• neuronal differentiation;
  • bone marrow;
  • mesenchymal stem cell;
  • multipotential;
  • transdifferentiation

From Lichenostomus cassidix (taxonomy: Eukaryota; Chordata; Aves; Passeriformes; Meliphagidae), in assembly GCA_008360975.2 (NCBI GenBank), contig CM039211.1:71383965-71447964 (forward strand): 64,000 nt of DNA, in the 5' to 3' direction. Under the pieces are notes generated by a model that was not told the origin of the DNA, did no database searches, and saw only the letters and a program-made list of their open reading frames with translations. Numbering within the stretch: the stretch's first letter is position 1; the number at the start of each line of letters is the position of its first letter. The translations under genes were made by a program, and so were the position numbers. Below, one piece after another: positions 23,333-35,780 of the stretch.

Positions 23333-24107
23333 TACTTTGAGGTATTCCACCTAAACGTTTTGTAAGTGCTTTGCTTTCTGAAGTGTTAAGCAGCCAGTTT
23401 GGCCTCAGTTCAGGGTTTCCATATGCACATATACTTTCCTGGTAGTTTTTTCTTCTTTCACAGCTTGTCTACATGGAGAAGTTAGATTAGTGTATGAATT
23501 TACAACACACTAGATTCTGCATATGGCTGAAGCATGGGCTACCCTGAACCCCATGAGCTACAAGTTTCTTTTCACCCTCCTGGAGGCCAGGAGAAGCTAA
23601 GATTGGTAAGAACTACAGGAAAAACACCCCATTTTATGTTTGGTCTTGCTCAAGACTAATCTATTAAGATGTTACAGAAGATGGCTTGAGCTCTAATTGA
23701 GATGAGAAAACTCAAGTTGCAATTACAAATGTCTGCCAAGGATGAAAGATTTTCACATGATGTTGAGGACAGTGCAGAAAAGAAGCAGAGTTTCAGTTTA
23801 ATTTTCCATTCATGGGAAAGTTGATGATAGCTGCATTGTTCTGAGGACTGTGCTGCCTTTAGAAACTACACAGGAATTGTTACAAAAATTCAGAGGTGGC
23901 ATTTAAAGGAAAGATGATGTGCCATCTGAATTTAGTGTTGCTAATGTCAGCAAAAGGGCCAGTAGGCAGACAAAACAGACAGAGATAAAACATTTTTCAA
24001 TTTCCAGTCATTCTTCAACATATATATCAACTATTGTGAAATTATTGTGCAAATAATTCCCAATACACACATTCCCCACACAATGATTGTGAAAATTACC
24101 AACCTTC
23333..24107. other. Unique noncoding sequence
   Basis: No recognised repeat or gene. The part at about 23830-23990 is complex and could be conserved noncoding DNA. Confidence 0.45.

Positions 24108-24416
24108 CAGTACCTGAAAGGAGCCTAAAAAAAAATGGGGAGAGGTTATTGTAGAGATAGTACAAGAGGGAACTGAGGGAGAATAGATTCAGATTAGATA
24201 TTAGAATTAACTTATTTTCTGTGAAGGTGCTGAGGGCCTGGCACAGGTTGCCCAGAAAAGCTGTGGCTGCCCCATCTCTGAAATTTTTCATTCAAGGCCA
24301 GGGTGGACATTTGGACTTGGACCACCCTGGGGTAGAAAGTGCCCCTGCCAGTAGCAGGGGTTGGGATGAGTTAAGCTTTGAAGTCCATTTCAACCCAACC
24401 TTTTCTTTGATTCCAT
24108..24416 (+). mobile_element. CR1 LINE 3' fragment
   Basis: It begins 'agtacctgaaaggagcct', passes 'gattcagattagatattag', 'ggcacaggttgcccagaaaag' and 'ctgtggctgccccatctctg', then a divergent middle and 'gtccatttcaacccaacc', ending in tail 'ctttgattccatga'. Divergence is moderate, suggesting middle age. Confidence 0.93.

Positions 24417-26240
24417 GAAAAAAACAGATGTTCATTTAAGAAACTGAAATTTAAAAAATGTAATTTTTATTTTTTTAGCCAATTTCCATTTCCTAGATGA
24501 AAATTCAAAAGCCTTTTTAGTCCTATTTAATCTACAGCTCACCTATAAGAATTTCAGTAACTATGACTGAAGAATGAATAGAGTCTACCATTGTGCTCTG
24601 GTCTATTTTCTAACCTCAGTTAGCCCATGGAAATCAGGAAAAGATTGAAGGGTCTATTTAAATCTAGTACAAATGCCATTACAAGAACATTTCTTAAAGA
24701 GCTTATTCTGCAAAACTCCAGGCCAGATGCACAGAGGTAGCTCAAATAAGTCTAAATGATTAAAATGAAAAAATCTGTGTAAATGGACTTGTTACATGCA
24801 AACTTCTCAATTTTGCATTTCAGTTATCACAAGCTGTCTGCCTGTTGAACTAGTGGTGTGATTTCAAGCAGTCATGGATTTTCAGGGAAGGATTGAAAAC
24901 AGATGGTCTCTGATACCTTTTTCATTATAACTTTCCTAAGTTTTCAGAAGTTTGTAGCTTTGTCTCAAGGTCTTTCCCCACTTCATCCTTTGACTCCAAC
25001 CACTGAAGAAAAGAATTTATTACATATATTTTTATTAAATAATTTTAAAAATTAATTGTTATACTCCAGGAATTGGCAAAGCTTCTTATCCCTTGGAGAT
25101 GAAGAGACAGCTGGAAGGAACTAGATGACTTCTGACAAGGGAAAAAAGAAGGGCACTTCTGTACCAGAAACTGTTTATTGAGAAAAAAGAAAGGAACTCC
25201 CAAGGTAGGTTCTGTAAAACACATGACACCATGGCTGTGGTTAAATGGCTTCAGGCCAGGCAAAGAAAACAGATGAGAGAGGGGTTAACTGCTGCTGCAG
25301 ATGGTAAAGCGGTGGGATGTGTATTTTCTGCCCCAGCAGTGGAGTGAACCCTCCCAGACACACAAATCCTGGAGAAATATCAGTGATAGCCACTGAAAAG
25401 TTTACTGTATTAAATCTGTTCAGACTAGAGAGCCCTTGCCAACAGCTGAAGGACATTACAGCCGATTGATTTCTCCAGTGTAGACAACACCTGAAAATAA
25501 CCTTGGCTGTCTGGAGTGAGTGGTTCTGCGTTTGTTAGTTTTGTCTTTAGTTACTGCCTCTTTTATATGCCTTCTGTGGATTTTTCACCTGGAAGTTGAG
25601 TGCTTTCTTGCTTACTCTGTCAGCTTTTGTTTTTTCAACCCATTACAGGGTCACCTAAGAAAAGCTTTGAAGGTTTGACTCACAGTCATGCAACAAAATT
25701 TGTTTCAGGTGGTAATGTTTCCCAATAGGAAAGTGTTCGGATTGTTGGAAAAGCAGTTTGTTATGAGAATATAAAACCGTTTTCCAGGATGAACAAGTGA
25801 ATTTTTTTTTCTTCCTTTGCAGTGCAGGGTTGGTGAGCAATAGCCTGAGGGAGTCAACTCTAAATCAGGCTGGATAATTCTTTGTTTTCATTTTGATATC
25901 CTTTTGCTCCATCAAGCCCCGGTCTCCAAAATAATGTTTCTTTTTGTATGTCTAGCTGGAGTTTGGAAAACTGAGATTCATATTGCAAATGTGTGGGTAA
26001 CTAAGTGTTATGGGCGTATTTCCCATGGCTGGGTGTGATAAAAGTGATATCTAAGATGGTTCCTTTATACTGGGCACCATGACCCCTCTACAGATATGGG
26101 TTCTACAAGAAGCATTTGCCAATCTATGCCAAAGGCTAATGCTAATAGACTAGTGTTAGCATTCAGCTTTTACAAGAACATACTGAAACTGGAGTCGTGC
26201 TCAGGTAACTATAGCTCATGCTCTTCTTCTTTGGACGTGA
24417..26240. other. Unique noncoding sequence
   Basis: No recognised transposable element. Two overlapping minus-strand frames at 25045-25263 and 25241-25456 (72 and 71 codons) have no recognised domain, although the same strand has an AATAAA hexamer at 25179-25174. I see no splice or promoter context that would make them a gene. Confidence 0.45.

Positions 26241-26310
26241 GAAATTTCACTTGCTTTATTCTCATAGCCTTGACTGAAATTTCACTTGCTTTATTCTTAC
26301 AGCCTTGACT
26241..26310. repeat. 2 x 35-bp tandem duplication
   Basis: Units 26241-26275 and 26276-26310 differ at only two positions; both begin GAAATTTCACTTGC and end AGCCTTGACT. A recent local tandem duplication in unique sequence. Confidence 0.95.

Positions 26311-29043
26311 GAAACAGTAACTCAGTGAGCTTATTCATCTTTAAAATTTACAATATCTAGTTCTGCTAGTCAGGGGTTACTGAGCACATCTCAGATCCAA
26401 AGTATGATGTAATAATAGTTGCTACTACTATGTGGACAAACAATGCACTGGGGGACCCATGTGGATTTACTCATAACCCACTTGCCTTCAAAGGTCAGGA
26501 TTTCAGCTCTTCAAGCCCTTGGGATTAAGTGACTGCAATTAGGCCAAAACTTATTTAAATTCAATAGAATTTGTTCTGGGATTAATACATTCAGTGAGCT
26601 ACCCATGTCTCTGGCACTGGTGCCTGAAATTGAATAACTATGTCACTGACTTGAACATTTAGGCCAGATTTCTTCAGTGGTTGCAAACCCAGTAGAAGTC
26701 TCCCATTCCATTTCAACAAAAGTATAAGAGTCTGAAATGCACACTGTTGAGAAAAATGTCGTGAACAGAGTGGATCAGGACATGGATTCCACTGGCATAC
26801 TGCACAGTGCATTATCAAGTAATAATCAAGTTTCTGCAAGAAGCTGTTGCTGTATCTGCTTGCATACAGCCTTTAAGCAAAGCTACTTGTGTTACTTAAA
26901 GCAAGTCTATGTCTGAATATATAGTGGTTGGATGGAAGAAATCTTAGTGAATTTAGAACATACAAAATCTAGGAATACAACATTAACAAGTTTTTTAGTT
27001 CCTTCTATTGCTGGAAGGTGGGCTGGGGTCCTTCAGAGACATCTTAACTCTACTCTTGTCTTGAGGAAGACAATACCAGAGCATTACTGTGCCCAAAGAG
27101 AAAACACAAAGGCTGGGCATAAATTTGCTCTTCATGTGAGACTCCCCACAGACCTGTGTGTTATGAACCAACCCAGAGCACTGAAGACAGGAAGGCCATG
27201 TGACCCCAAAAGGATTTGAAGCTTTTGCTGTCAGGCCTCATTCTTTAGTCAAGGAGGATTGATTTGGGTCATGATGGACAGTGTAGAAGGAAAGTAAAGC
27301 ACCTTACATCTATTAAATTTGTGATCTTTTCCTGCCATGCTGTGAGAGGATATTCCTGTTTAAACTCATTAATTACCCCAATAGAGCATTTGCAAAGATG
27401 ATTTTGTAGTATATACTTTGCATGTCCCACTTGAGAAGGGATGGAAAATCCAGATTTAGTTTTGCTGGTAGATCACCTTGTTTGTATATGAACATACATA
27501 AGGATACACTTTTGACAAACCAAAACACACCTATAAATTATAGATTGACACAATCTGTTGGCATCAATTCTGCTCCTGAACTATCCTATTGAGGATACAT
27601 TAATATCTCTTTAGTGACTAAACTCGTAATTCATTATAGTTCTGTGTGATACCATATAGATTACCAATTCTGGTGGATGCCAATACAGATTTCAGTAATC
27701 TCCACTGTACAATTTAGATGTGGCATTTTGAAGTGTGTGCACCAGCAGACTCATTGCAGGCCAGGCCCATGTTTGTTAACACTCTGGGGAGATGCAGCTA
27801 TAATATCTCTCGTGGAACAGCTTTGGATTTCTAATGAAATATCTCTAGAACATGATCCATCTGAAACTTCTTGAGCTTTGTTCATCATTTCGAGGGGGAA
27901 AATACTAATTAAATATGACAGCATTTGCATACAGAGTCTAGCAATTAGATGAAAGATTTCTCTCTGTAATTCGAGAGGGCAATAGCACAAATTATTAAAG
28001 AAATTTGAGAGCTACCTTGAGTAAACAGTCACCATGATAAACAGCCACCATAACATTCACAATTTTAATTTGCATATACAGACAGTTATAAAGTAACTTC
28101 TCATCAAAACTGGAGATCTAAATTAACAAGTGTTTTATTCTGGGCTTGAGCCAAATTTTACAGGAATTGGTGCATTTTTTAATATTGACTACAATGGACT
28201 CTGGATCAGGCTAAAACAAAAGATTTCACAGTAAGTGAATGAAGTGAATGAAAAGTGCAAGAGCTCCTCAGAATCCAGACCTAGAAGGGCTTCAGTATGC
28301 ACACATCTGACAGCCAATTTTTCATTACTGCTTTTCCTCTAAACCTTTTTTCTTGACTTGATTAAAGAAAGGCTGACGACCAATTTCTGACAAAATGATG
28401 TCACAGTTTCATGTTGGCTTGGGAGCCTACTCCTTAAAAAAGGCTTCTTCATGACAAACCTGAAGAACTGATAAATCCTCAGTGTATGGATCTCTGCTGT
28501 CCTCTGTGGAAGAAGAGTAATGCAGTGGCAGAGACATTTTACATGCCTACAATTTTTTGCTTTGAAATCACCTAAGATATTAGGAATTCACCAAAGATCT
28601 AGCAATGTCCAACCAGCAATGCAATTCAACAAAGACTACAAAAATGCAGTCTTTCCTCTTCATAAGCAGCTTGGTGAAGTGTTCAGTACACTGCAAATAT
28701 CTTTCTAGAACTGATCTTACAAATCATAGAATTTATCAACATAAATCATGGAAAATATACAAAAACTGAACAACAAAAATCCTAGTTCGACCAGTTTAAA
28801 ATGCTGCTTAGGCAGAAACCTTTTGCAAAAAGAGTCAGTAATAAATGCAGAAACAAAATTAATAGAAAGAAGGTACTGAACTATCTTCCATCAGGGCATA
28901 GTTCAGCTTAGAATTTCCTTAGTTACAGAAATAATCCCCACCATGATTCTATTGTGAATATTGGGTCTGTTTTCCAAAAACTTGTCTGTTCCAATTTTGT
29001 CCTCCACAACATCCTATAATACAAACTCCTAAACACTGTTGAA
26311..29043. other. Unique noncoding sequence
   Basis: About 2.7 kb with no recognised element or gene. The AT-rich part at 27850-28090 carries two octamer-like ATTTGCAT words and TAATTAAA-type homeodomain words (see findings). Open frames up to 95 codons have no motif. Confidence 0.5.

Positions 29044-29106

Bone marrow stromal cells (MSC), which represent a population of multipotential mesenchymal stem cells, have been reported to undergo rapid and robust transformation into neuron-like phenotypes in vitro following treatment with chemical induction medium including dimethyl sulfoxide (DMSO; Woodbury et al. [2002] J. Neurosci. Res. 96:908). In this study, we confirmed the ability of cultured rat MSC to undergo in vitro osteogenesis, chondrogenesis, and adipogenesis, demonstrating differentiation of these cells to three mesenchymal cell fates. We then evaluated the potential for in vitro neuronal differentiation of these MSC, finding that changes in morphology upon addition of the chemical induction medium were caused by rapid disruption of the actin cytoskeleton. Retraction of the cytoplasm left behind long processes, which, although strikingly resembling neurites, showed essentially no motility and no further elaboration during time-lapse studies. Similar neurite-like processes were induced by treating MSC with DMSO only or with actin filament-depolymerizing agents. Although process formation was accompanied by rapid expression of some neuronal and glial markers, the absence of other essential neuronal proteins pointed toward aberrantly induced gene expression rather than toward a sequence of gene expression as is required for neurogenesis. Moreover, rat dermal fibroblasts responded to neuronal induction by forming similar processes and expressing similar markers. These studies do not rule out the possibility that MSC can differentiate into neurons; however, we do want to caution that in vitro differentiation protocols may have unexpected, misleading effects. A dissection of molecular signaling and commitment events may be necessary to verify the ability of MSC transdifferentiation to neuronal lineages. © 2004 Wiley-Liss, Inc.